A muffin is an individual-sized, baked product. It can refer to two distinct items, a part-raised flatbread and a cupcake-like quickbread. The flatbread is of British or European derivation, and dates from at least the early 18th century, while the quickbread originated in North America during the 19th century. Both are common worldwide today.
Muffin tins and muffin pans are typically metal bakeware which has round bowl-shaped depressions into which muffin batter is poured. Muffin tins or pans can be greased with butter or cooking spray, to lessen the issue of batter sticking to the pan. Alternatively, muffin cups or cases are used. Cups or cases are usually round sheets of paper, foil, or silicone with scallop-pressed edges, giving the muffin a round cup shape. They are used in the baking of muffins to line the bottoms of muffin tins, to facilitate the easy removal of the finished muffin from the tin. The advantage to cooks is easier removal and cleanup, more precise form, and moister muffins; however, using them will prevent a crust from forming.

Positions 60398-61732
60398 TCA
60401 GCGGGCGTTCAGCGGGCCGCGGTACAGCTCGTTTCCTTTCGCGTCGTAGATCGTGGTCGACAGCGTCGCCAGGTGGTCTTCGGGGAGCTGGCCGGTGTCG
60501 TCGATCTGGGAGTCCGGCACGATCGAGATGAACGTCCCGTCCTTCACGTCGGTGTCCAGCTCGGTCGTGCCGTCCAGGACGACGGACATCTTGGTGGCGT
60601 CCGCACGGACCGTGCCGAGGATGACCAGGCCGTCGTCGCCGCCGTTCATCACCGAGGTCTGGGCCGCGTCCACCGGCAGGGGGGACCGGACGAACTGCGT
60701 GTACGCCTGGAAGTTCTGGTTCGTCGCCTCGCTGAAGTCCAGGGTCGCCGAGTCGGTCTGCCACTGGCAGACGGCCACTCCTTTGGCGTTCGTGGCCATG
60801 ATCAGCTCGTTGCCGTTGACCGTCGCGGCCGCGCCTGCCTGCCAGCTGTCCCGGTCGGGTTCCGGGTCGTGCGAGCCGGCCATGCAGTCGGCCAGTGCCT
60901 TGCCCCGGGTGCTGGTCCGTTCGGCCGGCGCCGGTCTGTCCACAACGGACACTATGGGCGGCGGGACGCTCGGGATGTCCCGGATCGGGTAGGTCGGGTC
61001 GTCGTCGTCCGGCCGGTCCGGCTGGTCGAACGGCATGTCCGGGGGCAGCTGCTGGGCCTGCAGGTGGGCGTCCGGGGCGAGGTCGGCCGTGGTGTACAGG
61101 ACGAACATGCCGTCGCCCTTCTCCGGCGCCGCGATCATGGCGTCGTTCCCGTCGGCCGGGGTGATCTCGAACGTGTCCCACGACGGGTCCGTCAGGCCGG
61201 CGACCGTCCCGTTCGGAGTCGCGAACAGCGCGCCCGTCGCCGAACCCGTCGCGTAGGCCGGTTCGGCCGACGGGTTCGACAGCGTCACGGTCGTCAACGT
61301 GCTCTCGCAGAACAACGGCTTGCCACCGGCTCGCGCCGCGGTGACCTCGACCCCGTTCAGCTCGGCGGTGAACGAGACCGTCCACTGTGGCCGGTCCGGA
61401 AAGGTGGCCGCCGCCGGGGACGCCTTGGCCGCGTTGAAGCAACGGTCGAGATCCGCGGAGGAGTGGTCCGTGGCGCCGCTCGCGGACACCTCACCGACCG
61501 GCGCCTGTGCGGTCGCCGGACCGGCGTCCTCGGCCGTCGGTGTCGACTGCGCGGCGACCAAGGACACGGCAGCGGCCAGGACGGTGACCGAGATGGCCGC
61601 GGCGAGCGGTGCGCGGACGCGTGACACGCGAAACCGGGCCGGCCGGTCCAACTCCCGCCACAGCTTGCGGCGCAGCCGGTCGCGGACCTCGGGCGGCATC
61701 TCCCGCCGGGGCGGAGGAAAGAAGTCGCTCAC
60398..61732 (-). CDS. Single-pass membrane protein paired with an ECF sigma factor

A typical muffin pan
A variety of sizes for muffin cases are available. Slightly different sizes are considered “standard” in different countries. Miniature cases are commonly 1 to 1.25 in (25 to 32 mm) in diameter at the base and .75 in (19 mm) tall. Standard-size cases range from 1.75 to 2 inches (44 to 51 mm) in diameter at the base and are 1.25 to 1.5 in (32 to 38 mm) tall. Some jumbo-size cases can hold more than twice the size of standard cases. Australian and Swedish bakers are accustomed to taller paper cases with a larger diameter at the top than American and British bakers.
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